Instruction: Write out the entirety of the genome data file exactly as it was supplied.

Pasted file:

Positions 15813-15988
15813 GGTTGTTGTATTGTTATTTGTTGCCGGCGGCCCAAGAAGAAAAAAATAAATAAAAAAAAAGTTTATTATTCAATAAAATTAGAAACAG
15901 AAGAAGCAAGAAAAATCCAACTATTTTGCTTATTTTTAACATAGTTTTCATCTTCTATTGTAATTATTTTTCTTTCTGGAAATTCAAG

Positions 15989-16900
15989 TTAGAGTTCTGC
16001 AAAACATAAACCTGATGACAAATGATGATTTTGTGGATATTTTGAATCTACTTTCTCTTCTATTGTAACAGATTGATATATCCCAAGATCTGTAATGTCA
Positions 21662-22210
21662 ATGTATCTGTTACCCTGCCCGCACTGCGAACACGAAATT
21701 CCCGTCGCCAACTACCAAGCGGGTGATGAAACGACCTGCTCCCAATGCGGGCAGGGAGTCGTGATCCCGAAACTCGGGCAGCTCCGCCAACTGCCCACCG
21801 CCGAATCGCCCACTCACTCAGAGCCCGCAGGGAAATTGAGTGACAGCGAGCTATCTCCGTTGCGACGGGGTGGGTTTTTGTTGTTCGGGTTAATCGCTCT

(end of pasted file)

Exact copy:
Positions 15813-15988
15813 GGTTGTTGTATTGTTATTTGTTGCCGGCGGCCCAAGAAGAAAAAAATAAATAAAAAAAAAGTTTATTATTCAATAAAATTAGAAACAG
15901 AAGAAGCAAGAAAAATCCAACTATTTTGCTTATTTTTAACATAGTTTTCATCTTCTATTGTAATTATTTTTCTTTCTGGAAATTCAAG

Positions 15989-16900
15989 TTAGAGTTCTGC
16001 AAAACATAAACCTGATGACAAATGATGATTTTGTGGATATTTTGAATCTACTTTCTCTTCTATTGTAACAGATTGATATATCCCAAGATCTGTAATGTCA
Positions 21662-22210
21662 ATGTATCTGTTACCCTGCCCGCACTGCGAACACGAAATT
21701 CCCGTCGCCAACTACCAAGCGGGTGATGAAACGACCTGCTCCCAATGCGGGCAGGGAGTCGTGATCCCGAAACTCGGGCAGCTCCGCCAACTGCCCACCG
21801 CCGAATCGCCCACTCACTCAGAGCCCGCAGGGAAATTGAGTGACAGCGAGCTATCTCCGTTGCGACGGGGTGGGTTTTTGTTGTTCGGGTTAATCGCTCT